The Internet of Things will open an entirely new dimension of consumer targeting.
This matters a lot, since marketers who rely only on demographics to reach consumers risk missing more than 70% of mobile shoppers, according to a recent study by Google.
And pretty much anyone with a mobile phone is a potential shopper, no matter where they are or what time it is.
The higher value than identity of the shoppers is their intent.
When someone has a need for a product, they tend to search, during what Google calls intent-filled moments.
During these moments, consumers cannot necessarily be satisfied by traditional advertising based on demographics. For example, 40% of baby product purchasers live in households without children, based on Google research. Those searchers could be grandparents, friends or relatives, for example.
The most logical current way to market to intent is to meet customers in those intent-filled moments that matter and deliver helpful content, says Google.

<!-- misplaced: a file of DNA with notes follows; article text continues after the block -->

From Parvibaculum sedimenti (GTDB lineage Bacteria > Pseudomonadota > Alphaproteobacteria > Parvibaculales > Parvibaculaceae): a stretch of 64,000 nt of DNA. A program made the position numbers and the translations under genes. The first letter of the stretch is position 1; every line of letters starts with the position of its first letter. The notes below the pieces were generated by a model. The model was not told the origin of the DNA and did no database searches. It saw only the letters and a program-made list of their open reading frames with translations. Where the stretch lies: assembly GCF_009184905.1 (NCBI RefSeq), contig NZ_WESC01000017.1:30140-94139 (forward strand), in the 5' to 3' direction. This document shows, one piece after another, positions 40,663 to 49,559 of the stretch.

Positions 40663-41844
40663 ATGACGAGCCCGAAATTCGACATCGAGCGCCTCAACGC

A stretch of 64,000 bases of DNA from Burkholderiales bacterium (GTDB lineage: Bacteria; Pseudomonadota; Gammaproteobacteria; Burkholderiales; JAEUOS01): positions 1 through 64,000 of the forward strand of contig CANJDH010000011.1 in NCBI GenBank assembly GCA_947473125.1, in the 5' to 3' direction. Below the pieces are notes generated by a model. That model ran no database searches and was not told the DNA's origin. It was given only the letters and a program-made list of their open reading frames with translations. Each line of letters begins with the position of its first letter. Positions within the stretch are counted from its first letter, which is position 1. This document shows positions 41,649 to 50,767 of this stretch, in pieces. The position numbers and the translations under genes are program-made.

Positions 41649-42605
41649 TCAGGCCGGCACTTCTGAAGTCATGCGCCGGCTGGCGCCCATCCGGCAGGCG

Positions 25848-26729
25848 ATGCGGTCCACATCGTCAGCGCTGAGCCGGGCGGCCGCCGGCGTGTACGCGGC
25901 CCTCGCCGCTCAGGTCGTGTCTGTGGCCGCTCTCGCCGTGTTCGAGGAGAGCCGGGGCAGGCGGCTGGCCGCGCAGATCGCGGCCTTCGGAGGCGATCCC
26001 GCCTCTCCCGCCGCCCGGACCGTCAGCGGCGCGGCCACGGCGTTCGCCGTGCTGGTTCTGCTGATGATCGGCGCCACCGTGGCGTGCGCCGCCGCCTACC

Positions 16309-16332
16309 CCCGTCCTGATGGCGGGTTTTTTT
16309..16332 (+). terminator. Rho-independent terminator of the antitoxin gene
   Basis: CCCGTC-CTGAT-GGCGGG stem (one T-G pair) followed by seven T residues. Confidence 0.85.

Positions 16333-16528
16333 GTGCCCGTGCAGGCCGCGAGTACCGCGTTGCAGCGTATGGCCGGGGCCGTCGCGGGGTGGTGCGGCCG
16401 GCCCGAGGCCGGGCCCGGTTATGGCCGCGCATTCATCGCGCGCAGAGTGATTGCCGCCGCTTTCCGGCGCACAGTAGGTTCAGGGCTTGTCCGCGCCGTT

For example, the majority (51%) of smartphone owners have purchased from a company or brand other than the one they intended to because the information provided was useful, according to Google.
But The Internet of Things will greatly expand the concept of determining intent.
Fitness trackers provide the physical characteristics of a person’s typical day, smartwatches and smartphones provide location and speed and sensors of all types identify precise location.
But there will be more. Sensors on product packaging will provide real-time information on the location and status of products and smart appliances will self-monitor and share information with other appliances, brands and manufacturers.
The Google study suggests that the solutions today include providing local inventory information so consumers can see what’s in stock nearby, develop how-to videos and offer consumers seamless checkout with an instant buy button.
Most of those interactions today are via smartphone, the hub of commerce-on-the-go.
But once sensors of all types are worn by consumers and become forever intertwined within products and in locations everywhere, everything changes.
Consumer intent will be easier to identify and monitor, messaging will reside with products and consumer interactions will have to be extremely relevant, because it will be expected.
The IoT focus will be less on who the person is and much more on what they plan to do next.
At that stage, the marketing challenge and opportunity will be to create and deliver the value to assist what I call the new IoT consumer.